|Turkish Senior Ghulam||8||239||CMS, heavy armor, Shield, Bow,Kontarion, Superior Turkish Cav|
|Hamdanids Heavy cav||6||165||Heavy armour, shield, Kontarion, Superior Arab Cav|
|Mutatawwi’a||21||162||Shield, throwing spear, Warband 1&2|
|City Militia- skirmishers||10||60||Buckler, bow|
|City Militia- skirmishers||12||56||Buckler, hand weapon, javelins, Naffatun|
|Turcoman Cav||7||154||Skirmishers, Nomad Cavalry|
In the army’s first outing the list did well against a force of Normand invaders. The Turcoman literally ran circles around the opposing cavalry and the skirmishers drove off a large block of spearmen with the Naffatun. With the game well in hand by the 3rd turn, my opponent wanted to see what would happen if my Ghulam unit and his Norman knights unit were to tangle. Always one to make a game more interesting, I accepted the challenge. All I can say is lances are bad news…. and that Ghulams come with bows and BS4 for a reason.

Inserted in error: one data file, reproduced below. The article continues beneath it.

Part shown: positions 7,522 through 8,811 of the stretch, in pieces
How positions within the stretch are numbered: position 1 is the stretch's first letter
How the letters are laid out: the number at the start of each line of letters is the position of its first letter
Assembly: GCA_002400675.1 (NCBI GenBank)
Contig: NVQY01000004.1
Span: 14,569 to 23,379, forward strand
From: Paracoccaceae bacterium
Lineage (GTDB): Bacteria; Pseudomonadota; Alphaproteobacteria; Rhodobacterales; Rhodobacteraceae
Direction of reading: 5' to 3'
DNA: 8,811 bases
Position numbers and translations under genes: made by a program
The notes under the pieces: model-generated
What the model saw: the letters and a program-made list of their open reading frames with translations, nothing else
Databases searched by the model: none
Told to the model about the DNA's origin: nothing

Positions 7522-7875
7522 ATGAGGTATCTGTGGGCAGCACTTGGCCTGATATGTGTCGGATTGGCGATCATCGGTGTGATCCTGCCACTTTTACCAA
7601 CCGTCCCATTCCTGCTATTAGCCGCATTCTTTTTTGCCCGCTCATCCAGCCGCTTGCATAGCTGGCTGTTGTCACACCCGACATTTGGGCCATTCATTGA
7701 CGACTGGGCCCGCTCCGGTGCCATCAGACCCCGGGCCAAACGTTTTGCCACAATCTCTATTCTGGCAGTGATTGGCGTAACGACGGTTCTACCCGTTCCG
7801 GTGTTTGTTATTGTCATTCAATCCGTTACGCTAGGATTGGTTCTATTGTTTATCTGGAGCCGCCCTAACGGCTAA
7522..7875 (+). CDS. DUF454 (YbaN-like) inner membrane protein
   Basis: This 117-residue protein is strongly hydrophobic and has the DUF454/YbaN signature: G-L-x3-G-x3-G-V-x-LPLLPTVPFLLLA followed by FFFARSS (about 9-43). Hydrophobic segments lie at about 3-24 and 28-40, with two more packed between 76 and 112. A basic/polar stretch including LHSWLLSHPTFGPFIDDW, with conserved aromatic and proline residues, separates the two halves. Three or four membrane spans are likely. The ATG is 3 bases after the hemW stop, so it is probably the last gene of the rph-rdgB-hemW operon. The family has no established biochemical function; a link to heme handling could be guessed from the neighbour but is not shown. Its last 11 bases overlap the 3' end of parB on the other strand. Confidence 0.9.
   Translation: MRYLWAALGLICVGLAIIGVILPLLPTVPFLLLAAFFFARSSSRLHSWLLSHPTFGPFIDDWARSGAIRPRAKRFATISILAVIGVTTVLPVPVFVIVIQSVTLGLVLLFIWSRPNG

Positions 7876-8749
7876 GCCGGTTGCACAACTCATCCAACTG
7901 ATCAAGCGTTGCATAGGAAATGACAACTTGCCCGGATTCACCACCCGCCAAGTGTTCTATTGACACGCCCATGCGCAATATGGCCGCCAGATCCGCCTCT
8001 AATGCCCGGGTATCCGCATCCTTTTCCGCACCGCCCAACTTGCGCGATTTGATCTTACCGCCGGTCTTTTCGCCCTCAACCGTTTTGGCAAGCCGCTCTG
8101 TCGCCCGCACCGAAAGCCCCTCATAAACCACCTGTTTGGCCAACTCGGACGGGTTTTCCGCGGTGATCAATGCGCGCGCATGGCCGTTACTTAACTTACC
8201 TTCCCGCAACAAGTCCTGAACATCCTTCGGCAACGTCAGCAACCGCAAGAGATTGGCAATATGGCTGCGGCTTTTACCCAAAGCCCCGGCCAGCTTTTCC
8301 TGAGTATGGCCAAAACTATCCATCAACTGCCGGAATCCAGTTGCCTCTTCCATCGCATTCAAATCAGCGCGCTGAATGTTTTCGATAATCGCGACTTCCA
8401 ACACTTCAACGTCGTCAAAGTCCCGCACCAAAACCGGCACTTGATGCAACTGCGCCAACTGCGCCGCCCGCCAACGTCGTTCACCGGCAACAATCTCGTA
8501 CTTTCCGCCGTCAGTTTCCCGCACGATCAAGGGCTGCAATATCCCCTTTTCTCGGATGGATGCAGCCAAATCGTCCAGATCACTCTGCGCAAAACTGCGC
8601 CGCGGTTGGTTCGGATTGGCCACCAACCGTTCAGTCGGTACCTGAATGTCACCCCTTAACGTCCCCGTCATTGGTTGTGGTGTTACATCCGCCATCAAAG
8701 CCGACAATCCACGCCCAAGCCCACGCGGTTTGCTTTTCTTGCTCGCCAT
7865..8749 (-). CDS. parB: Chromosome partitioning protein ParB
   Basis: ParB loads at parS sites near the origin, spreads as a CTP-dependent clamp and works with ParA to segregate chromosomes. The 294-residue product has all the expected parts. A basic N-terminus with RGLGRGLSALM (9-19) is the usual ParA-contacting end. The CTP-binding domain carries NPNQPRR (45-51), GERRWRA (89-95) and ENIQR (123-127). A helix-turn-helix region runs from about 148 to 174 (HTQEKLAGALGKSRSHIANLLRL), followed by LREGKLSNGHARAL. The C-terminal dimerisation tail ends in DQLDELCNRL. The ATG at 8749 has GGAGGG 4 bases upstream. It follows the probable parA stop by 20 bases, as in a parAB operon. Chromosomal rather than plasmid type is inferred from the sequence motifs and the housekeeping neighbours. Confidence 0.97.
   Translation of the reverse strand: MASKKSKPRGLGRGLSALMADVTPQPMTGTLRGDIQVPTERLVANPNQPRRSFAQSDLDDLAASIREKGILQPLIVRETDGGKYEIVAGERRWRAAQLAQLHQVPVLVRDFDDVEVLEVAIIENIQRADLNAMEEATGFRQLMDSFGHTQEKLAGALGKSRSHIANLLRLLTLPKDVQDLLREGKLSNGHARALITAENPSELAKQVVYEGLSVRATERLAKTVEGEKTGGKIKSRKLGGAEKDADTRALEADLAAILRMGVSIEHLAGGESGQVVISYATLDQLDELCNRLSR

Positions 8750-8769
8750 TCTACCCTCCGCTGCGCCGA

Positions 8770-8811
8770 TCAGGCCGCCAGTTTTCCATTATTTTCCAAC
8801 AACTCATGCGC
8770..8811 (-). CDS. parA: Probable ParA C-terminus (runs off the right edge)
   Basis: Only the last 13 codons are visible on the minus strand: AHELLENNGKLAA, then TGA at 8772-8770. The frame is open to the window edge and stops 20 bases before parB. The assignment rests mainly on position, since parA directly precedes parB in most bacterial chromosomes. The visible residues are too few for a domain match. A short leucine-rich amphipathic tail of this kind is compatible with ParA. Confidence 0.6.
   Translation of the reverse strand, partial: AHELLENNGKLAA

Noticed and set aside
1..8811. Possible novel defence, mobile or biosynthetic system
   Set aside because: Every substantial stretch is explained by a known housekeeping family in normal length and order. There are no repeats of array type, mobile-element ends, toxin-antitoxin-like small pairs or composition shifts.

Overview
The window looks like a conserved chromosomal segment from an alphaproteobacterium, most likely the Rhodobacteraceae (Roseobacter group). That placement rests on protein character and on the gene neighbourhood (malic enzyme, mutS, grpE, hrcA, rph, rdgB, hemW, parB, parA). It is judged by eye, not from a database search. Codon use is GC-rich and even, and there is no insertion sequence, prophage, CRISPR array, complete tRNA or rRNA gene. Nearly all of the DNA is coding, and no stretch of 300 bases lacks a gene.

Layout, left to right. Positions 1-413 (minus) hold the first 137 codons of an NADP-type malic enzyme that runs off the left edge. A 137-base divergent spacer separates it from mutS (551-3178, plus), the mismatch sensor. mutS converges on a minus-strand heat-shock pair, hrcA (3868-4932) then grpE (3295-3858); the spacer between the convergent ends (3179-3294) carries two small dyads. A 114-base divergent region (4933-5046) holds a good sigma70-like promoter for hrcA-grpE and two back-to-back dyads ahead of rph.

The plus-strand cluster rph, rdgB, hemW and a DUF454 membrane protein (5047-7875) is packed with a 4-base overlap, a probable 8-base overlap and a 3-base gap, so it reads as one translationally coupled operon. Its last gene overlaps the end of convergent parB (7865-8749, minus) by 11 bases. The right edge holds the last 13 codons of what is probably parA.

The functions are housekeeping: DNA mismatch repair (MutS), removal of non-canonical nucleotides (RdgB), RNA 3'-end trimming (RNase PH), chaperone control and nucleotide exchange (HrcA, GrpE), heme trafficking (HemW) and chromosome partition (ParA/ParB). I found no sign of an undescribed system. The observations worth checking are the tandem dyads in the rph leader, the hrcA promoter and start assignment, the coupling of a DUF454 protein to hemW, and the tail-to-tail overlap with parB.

Wonderful unit of Saracen infantry at Jons Mini Blog. Even if you not into historical figs, you’ll want to check out the brush work. Strong unifying color with individual accents to both bind the unit and keep each figure unique.
I’ll be sure to return to Jons blog when I get back to my own Arab army project this summer.
Photo credit: Jons Mini Blog